Despite dangers, more teens admit to texting while driving
Teens are 26 times more likely to send text messages while driving than their parents think, according a study by Toyota Motors and the University of Michigan. Fifty-four percent of teens admitted to using a hand-held cellphone while driving. The findings portray the increased risk teen drivers face on the road and the impact technology has on fatal car accidents in the country.
The study analyzed survey results from more than 5,500 drivers between 16 and 18-years-old and their parents. In addition to the results on how often teens text while they drive, the survey found that 69 percent of teens drive with other teenagers on a regular basis and rarely drive with adults in the vehicle.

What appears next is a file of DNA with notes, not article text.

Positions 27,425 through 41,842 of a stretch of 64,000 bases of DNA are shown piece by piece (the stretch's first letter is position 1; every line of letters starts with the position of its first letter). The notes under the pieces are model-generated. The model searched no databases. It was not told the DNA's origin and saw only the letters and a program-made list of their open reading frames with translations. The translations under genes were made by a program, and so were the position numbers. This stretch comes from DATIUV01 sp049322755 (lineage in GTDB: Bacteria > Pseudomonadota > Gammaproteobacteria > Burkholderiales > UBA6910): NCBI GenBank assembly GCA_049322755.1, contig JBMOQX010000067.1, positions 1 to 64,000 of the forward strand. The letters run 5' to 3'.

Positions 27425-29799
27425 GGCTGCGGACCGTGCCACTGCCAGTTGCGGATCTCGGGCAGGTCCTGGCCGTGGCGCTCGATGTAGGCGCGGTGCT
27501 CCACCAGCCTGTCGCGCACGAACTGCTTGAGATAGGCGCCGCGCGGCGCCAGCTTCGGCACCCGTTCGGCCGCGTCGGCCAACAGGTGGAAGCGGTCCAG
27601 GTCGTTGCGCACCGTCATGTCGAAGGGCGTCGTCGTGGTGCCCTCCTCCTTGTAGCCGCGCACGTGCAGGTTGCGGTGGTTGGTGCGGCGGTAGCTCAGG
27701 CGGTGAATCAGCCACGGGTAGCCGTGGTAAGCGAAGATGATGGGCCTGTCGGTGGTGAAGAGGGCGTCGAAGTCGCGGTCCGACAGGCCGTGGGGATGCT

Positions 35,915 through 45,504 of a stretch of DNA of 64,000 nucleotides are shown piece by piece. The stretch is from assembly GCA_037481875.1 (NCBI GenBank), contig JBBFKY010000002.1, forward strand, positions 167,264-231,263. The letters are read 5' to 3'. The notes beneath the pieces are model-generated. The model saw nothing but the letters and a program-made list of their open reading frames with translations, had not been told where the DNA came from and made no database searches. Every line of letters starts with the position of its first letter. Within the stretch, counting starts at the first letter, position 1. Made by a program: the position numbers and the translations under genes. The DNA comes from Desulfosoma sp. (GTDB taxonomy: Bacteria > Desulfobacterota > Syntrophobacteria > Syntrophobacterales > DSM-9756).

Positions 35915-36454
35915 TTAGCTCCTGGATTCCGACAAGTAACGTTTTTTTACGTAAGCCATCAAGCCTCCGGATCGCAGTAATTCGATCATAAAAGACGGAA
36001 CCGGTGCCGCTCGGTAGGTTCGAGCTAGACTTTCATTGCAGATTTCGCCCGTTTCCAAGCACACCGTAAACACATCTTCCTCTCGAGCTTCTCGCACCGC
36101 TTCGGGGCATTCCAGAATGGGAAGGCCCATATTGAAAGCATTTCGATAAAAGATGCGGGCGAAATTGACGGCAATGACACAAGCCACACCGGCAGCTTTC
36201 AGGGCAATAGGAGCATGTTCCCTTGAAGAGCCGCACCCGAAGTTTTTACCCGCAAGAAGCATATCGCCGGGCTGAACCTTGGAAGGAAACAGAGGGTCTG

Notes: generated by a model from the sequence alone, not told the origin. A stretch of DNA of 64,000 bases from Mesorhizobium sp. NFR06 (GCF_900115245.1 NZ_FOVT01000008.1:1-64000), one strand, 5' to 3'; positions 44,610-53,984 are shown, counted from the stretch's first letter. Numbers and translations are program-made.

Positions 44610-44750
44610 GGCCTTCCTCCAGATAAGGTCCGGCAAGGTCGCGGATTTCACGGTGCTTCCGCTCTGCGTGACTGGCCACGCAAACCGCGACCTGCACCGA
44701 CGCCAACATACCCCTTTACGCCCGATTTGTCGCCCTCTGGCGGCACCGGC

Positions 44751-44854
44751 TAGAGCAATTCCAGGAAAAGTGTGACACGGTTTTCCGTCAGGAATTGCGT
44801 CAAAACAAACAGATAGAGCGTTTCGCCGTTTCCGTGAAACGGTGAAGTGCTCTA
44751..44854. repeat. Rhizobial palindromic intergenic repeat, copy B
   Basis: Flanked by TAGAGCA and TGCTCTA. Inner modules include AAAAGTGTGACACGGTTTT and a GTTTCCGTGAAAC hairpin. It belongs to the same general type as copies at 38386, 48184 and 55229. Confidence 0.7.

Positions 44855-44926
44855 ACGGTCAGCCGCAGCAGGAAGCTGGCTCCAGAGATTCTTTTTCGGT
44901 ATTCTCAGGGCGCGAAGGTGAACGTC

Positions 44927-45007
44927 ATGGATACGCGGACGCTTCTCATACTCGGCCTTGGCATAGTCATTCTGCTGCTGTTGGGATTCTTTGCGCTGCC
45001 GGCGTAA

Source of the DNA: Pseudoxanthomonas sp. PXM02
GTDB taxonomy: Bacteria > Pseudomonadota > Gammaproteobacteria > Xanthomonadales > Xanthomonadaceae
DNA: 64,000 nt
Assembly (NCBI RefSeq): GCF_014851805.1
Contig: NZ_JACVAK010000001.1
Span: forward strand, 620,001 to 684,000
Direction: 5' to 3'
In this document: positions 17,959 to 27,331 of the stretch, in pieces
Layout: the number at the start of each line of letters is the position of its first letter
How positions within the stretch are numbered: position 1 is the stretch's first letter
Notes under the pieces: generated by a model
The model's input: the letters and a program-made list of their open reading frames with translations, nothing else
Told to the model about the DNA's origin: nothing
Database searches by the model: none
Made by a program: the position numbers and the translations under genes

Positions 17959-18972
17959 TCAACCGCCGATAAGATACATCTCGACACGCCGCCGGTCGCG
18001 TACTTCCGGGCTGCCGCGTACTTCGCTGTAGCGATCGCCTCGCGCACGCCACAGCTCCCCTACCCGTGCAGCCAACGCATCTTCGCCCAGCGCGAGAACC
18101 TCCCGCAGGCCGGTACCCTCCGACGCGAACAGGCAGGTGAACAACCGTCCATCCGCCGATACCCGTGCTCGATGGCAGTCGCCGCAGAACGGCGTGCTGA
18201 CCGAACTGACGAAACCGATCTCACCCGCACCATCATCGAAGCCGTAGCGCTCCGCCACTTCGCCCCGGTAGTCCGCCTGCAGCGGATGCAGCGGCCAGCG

Car accidents remain the leading cause of death for teenagers. Seven drivers between the ages of 16 and 10 were killed in fatal car accidents every day in 2010, according to the Centers for Disease Control and Prevention.
This study shows that distracted driving, and particularly the use of cellphones, has not decreased among young drivers. The study was done to boost vehicle safety and to find ways to reduce fatal car accidents in the U.S.
Safety advocates have continued to call for a national ban on cellphone use as a way to help increase public safety and reduce fatal car accidents. Current laws in Colorado ban all drivers from texting while driving. It is also illegal for Colorado drivers under 18 to use a cellphone while driving. Drivers with any type of instruction permit are also prohibited from using cellphones or sending text messages.
Source: Businessweek, “Teens Text More While Driving Than Parents Think: Study,” Alan Ohnsman, Nov. 27, 2012
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